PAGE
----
Auditing Sharks in South Africa

Be among the first to research shysharks, catsharks, pajama sharks, and other small shark species, some of which live nowhere else in the world. They could disappear before humans get to learn much about them: 25 percent of the world’s shark and ray species (their relatives) face extinction.

That’s why scientists want your help. Very little is known about the sharks in Walker Bay. To better protect them, scientists urgently need to understand the diversity of species and how they are distributed throughout the bay. Then, they can determine which particular habitats and areas need year-round protected status.

Get to know these overlooked sharks from the shore or a research boat. You’ll survey the bay to fish for them, record the environment where they are caught, and safely release them. You’ll get up close and personal with the sharks as you measure them, photograph them, take tissues samples for genetic analysis, and tag them.

You’ll also see other marine animals: your team will setup underwater video cameras and analyze the footage. Walker Bay is rated one of the world’s best places to spot whales from land, so if you join the program while the migratory southern right whales happen to be in town, you’re likely to get an amazing view.

Trips are 7 days in length, and cost approximately $2275 USD per person (may fluctuate with exchange rate). Fees include all scientist-led training & research costs, local accommodation and all meals.

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What to Expect?

When most people think of sharks and South Africa, they think of great whites. But the real story of sharks in this incredibly wildlife-rich country is much more complex. Katie Gledhill, the lead scientist, wants to discover and tell this story, and needs your help to do it.

While there's plenty of research on great whites and other well-known species like bull sharks and whale sharks, very few people have studied the species you'll work with. No one has yet taken a comprehensive look at where in Walker Bay these sharks like to feed and rest, how they move around the bay, and how big their populations are.

You'll be among the first people to ever uncover this information, which will reveal which areas are most crucial to these sharks’ survival and if current seasonal fishing bans work. The research won't only benefit sharks: while you analyze underwater video footage, you'll count rays, fish, octopuses, lobsters, and other species to help create a picture of the entire Walker Bay ecosystem.

Sharks, as top predators, play an important role in maintaining the health and diversity of the species populations around them—so if sharks disappear, everything changes. Help researchers understand the critical role these overlooked sharks play in Walker Bay.

Days will start early with breakfast and a daily briefing. Teams usually split into two groups: one will head out to fish for sharks or set out underwater video cameras, while the second will remain at the seaside field station to analyze data and maintain equipment. After lunch, the groups will swap roles. The day will close with dinner and time to hear casual talks on the research or simply relax.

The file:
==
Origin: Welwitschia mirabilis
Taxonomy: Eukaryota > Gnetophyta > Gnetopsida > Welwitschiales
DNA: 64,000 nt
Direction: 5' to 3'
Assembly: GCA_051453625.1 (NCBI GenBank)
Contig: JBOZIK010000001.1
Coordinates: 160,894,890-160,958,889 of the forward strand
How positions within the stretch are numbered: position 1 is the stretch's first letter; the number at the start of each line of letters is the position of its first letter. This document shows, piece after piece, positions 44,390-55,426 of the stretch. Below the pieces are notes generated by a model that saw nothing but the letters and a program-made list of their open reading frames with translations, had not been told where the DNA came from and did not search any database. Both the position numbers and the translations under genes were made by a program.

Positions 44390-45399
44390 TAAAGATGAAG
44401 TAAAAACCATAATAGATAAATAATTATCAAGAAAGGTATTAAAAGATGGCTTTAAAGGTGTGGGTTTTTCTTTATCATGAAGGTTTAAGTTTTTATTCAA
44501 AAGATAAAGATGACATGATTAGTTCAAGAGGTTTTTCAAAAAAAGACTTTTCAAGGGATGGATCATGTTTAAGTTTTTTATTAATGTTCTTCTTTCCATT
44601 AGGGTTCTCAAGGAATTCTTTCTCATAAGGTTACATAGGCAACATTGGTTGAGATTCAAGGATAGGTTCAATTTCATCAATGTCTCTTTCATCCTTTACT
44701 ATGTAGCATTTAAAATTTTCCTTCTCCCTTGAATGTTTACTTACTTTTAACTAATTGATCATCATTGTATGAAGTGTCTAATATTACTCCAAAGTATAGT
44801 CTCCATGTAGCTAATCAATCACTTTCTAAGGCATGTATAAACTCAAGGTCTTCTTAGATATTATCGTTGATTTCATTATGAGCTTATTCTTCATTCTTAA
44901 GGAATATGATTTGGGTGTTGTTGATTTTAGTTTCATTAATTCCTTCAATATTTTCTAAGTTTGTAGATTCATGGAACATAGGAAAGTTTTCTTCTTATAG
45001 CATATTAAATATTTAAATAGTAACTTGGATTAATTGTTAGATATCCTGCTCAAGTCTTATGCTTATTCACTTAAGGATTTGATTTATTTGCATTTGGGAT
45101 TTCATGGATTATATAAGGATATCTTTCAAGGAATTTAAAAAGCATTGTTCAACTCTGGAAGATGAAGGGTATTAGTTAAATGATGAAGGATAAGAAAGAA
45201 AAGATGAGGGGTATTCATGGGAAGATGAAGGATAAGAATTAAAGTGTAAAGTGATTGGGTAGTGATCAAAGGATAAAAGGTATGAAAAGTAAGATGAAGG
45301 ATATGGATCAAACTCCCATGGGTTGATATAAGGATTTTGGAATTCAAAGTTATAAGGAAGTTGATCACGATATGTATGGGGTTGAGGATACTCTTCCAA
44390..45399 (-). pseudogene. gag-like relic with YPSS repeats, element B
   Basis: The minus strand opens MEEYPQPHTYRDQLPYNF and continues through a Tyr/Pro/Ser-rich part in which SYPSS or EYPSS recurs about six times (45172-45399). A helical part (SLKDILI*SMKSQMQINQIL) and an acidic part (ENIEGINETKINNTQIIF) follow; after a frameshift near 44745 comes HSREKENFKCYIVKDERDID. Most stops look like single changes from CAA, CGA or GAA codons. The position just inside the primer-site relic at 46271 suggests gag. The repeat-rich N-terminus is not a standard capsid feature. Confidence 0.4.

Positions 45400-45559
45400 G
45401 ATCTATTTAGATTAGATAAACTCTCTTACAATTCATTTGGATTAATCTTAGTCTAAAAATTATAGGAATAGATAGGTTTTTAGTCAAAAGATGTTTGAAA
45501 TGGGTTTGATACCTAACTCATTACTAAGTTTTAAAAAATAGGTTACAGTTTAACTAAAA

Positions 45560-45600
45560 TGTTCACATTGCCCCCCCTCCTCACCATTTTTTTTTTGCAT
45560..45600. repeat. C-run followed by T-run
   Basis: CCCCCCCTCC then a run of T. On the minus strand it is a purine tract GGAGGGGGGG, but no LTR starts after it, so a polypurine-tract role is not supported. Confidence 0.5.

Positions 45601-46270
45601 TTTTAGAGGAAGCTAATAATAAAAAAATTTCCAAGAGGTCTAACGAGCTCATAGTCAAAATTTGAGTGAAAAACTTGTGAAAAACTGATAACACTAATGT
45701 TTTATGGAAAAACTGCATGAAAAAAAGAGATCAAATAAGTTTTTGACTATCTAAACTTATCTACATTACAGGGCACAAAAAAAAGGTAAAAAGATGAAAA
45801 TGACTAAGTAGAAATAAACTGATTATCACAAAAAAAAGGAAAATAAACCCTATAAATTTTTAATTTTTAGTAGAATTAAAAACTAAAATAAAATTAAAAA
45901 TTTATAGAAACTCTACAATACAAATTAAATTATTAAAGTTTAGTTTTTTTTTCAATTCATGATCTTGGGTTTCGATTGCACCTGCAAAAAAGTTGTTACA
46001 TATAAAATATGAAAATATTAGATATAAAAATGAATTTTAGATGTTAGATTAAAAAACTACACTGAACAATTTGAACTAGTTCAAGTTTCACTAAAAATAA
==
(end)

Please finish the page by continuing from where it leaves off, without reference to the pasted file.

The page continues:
Teams will focus on four main research tasks:
    

•    Shark angling. From the shore or a boat under the South African sky, fish with a rod and reel for sharks.
    

•    Shark work-ups. After a shark is caught, the team will measure it, take a small fin sample for genetic analysis, tag it, photograph it, and record the habitat and ocean conditions where the it was caught.
    

•    Underwater video surveys. Set out and collect underwater remote video cameras and analyze the footage to determine the abundance and diversity of the creatures in Walker Bay’s different habitats. You'll also map the surface of the ocean floor when deploying and collecting the video cameras.
    

•    Photo identification. Upload photos of all the sharks your team catches and compare them with photos already logged to identify individual sharks and estimate the size of shark populations. You’ll also help the scientists test new software for this task; if it works well, divers and fisherman along the South African shore will have the chance to contribute their photos to the research.

Accepted participants will stay in a private house in the town of Hermanus, South Africa, with all the conveniences of modern living, including nearby shops and restaurants. Each team member will have a roommate, and sleep in either single beds or bunk beds.

A cook will prepare breakfast and dinner at the house. Expect continental breakfasts of fruit, cereal, yogurt, and other favorites, and dinners that showcase both Western and traditional South African food. You’ll bring packed lunches to the research station or out on the boat each day, and the house will be stocked with snacks.

On the final night of the expedition, the research staff will organize a farewell traditional South African braai (barbecue) with local meats and sides.
 

  • Program ID: # 2581
  • duration:
    1 to 2 Weeks
  • location:
    Walker Bay
    South Africa
    34° 27' 45.2196" S, 19° 20' 50.9028" E
    ZA
  • Fitness level:
    Light Impact
    Moderately Fit
    Very Fit
  • Closest Airport:
    Cape Town
  • Costs From:
    $1500 to $3000
  • Program Type:
    Environmental & Wildlife Programs
  • Click Here for More Info

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